The National Association of Home Builders' chief economist has dialed back his housing starts forecasts to annual rates of 630,000 in the final quarter of this year, 970,000 in the same quarter in 2011, and 1.36 million in the last three months of 2012. He also warns that the size of the housing industry's revival next year will vary dramatically by state.
David Crowe gave those updated numbers Sept. 30 in Chicago during the American Housing Conference, an event sponsored by ProSales' corporate parent, Hanley Wood LLC. The forecasts are 16.4% below the 754,000 starts rate for the final quarter of 2010 that he forecast in January during the International Builders' Show. He also cut 20.5% from his earlier prediction of a 1.22 million starts rate in the final quarter of 2011. (Story)
Crowe's reduced outlook matches the modest predictions that other groups have been making since the housing market sputtered this summer. For instance, Hanley Wood Market Intelligence, a sister company to ProSales, is now predicting starts of 622,000 this year and 886,000 in 2011.
Crowe expects single-family starts will grow from roughly an annual rate of 515,000 in the final quarter of this year (down from January's forecast of 650,000) to an 810,000 rate in the last three months of 2011 (previous number: 886,000). Meanwhile, multifamily starts are now forecast to hit an annual rate of just 115,000 this quarter; in January it was 104,000. And for the October-December 2011 quarter, he now calls for a multifamily starts rate of 160,000 (down from 185,000).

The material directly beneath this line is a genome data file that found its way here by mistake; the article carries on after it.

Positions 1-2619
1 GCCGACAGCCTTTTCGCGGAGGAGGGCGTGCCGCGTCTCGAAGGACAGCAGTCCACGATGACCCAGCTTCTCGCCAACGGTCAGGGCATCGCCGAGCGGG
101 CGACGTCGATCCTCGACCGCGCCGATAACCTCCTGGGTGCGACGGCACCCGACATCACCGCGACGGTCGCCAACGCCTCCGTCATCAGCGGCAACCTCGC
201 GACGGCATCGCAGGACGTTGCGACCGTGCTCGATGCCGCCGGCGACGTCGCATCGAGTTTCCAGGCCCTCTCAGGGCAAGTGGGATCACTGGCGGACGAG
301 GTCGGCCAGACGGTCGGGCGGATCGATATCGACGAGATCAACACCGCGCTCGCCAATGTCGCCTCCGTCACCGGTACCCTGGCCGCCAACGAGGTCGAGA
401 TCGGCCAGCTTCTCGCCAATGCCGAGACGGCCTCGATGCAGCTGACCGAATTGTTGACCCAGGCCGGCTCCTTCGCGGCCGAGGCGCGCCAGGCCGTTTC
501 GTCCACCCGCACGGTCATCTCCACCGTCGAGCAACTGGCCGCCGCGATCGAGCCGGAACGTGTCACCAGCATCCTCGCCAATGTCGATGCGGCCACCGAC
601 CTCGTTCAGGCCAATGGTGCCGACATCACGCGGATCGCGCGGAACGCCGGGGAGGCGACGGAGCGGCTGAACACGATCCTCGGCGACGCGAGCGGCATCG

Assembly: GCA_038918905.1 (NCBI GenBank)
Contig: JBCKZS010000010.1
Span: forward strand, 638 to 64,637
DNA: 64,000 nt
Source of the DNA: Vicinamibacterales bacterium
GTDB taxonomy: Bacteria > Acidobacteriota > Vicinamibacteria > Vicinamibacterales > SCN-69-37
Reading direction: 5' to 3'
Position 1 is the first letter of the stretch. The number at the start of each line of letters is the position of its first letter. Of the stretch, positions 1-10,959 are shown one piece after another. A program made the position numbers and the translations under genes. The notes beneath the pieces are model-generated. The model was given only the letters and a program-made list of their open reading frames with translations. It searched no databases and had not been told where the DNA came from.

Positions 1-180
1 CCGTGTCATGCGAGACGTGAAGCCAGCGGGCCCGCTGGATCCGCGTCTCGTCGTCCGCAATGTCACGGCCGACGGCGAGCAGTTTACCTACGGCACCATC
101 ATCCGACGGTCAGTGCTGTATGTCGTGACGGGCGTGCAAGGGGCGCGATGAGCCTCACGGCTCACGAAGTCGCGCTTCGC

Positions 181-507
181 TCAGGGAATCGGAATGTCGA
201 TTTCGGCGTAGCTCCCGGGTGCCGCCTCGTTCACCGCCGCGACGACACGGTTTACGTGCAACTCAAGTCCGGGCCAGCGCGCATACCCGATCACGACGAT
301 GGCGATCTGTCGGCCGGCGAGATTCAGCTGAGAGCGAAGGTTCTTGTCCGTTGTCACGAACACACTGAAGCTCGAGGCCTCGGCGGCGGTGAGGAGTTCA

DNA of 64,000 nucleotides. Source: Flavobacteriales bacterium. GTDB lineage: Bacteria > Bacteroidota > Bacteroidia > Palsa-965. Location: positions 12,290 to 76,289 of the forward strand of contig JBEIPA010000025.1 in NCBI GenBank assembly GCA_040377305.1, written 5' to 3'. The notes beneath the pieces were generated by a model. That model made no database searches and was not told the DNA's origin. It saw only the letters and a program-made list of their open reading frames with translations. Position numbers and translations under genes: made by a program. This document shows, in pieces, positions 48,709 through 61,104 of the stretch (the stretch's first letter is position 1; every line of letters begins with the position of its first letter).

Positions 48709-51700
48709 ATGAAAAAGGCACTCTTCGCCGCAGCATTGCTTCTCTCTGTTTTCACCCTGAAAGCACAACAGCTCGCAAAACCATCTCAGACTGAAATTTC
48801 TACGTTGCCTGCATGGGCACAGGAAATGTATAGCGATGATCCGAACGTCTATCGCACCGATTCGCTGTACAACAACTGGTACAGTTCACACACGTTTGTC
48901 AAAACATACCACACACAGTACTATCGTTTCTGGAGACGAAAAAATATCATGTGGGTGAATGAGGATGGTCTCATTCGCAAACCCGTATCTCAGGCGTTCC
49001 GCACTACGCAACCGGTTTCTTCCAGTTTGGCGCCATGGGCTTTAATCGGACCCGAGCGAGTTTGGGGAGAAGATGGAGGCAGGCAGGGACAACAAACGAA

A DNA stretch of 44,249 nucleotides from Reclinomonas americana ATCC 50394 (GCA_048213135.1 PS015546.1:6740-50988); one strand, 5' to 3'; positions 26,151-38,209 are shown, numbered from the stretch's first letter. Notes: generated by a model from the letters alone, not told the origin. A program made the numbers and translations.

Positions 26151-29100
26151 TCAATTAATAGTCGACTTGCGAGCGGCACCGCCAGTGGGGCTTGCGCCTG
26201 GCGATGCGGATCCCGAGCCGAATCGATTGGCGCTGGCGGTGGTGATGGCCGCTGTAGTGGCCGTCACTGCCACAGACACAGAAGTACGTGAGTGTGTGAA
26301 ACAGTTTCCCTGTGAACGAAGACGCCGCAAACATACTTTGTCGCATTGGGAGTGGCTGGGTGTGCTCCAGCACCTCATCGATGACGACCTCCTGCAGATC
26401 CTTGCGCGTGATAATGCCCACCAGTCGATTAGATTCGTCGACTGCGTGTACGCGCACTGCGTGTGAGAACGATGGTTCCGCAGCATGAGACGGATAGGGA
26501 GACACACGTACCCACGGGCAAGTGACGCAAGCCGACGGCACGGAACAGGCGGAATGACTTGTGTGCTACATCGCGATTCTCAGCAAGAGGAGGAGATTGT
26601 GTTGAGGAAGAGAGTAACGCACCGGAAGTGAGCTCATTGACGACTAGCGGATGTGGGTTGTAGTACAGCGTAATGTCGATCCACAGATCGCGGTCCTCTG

In Chicago, Crowe also produced an updated version of a map he had produced this spring in which he compared each state's expected starts rate in the final quarter of next year with average production in those states for 2000 through 2003. The map indicates that the bottom 10 states will have production rates that will total no more than 54% of their 2000-2003 starts rates, while the next 10 will have 55% to 61% of their starts rates at the beginning of this decade.
The middle 10 states will be at 62% to 68% of their 2000-2003 averages, he added. The next 10 will move along at 69% to 79% of the benchmark, and only 10 states will be creating starts at 80% or more of their 2000-2003 averages.
Most of the sluggish states in the bottom 10 were in the areas worst-hit by the housing downturn--particularly California, Nevada, Arizona, Colorado, and Florida--or were in the industrial Midwest. In contrast, most of the top 10 states were in the Southwest or the Northern Plains regions.